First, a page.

I think because I have a strong of a sense of efficacy, it hasn’t been a problem for me. That’s my view of things in a lot of professions. It’s not just people focused on suicidal behavior, but people focused on schizophrenia, and bipolar disorder, and all sorts of deep forms of suffering. I think all of them are subject to or at risk of burnout and demoralization, unless they feel like they’re making a difference. I feel like I am. I’ve never felt a sense of helplessness or burn out. I’m very aware of how tragic and even desperately grave these tragedies are, but because I feel like I’m making a difference, it doesn’t feel as oppressive or heavy.
Looking back at your student self, what do you wish you knew then, that you know now?
I would start with appreciating the virtues of my training. The main one that comes to mind is my major professor. His name is Gerald Metalsky. I was his first student, and I think that’s relevant, because he really invested in me and I cherish that, but that was in the academic, scholarly research domain. Clinically, I’m afraid back then anyway, the training was very poor, and I didn’t learn or know much. That is reflected in my own life, and I didn’t see my own dad’s suicide coming. Now I know in retrospect there were clear indications, but I didn’t know it at the time, that’s how suboptimal clinical training back then was on understanding suicide. I didn’t really pick up on that until internship and then beyond. So, looking back I would just want to be better clinically, and be aware of its importance whilst training.
What do you find most pleasing about the way students are being taught now, compared to what you learned during training?
I’ve used the awareness of the importance clinical excellence to make sure that the students we’re training are extremely effective in all domains clinically, scientifically, etc. Back then, I never saw any of my supervisors in action. I just think that’s wrong and so I’ve made it a point to be really involved. For example, doing role plays, or making myself vulnerable as a therapist in front of students because that’s the reality of it. Even very seasoned people can struggle depending on the situation, and students need to see that in the people they look up to.
I think we’ve come a long way on that. I think the training now, in departments like ours where there’s a focus on it, is exemplary, although there’s ways to improve that. But these students are incredible, and we ask an enormous amount of them; to hopefully be leaders in research and science and scholarship, and at the same time to become very good clinicians; it’s like asking people to do two really hard, full time jobs. These students are up to it, and it’s an inspiration.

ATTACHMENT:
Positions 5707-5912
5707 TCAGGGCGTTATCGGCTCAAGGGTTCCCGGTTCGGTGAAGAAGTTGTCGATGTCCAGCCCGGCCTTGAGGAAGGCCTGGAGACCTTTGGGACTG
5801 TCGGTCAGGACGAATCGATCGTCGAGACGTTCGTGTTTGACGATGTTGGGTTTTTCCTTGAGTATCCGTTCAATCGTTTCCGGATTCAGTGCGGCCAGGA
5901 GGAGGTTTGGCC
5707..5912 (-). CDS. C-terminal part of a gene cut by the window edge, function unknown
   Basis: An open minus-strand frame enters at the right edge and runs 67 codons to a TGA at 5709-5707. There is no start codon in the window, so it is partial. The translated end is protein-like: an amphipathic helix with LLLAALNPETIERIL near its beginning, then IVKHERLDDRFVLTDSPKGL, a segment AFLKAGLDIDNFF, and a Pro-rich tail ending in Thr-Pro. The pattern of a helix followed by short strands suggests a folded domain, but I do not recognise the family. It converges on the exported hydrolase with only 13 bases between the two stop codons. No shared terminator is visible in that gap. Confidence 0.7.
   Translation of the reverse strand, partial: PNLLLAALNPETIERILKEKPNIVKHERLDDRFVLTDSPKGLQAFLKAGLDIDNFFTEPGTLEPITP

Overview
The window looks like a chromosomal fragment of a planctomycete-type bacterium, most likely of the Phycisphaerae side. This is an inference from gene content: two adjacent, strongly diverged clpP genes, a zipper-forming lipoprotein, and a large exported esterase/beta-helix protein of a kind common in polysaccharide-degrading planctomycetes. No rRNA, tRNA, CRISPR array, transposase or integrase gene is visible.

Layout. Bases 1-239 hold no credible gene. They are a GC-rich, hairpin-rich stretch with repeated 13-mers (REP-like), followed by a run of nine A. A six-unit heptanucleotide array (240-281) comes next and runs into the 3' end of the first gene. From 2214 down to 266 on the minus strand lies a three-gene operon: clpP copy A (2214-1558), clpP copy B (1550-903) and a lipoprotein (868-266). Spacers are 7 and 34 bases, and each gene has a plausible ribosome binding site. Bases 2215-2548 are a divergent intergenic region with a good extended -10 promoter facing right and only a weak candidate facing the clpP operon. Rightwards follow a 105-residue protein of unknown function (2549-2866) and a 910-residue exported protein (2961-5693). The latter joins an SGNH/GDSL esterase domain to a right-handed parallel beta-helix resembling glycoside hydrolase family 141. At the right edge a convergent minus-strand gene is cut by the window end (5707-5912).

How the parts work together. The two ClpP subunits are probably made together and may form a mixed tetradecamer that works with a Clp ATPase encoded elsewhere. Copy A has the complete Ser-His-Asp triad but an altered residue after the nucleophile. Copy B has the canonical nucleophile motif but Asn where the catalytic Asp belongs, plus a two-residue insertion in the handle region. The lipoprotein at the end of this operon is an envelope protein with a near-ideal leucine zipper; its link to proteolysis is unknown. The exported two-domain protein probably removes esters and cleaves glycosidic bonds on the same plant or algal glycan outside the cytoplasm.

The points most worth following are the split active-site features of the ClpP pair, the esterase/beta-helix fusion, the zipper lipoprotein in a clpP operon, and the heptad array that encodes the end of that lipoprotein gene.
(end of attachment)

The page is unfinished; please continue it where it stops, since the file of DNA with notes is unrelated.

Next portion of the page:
I think we have a long way to go with things like prediction, and therapeutics to make them optimized. We need to continue to be mindful and thoughtful about issues of social justice, and it is not clear that that’s attended to sufficiently even in departments that are aware and trying to do their best. If there are things that are lacking, it’s probably in those ways, but compared to back in the 80s, I just think we’ve come a long way!
What is exciting and hopeful for you in this field now?
I’m very hopeful because of the people that are following in our footsteps now. That is by far my main professional contribution and achievement – being involved in teaching and developing the next generation of psychologists. They’re just starting out and they are exciting. A solid handful are now full professors, and then there’s a whole cadre of associate professors, and assistant professors behind them. Not to mention my current students. I would also point out how different it is from the 80’s, where there wasn’t the caliber of laboratories there are now. Now, there are many around the world now. So that’s very exciting in terms of what knowledge and thinking will emerge from these opportunities.
How do you think psychologists, or your current students, might be treating suicidal behavior differently in twenty years’ time?
It’s so hard to say but that’s what makes it interesting. There are already psychologists challenging the current ideas, which I encourage. That can only make things better, so I’m not afraid of challenge, or even honorable defeat, so to speak. I think a lot of scholars and professors and scientists are concerned by it, but to me that is a misunderstanding of the enterprise. There’s a student who’s an assistant professor at Florida State, her name is Jess Ribeiro. She and I, and her students just got a paper accepted in the Journal of Abnormal Psychology. The paper is not favorable to my theory, but my student led it, her students did it, and I’m a co-author on the paper. I think that’s how science should be. The data will speak. Not just in that one study, but as part of the montage of studies that in 20 years, might be judged as a mosaic that overturns a theory or revolutionizes one. I’m comfortable with that. If the students we are teaching now can do that, that’s just going to be to the greater good, and will lead to great advances in understanding and clinical practice.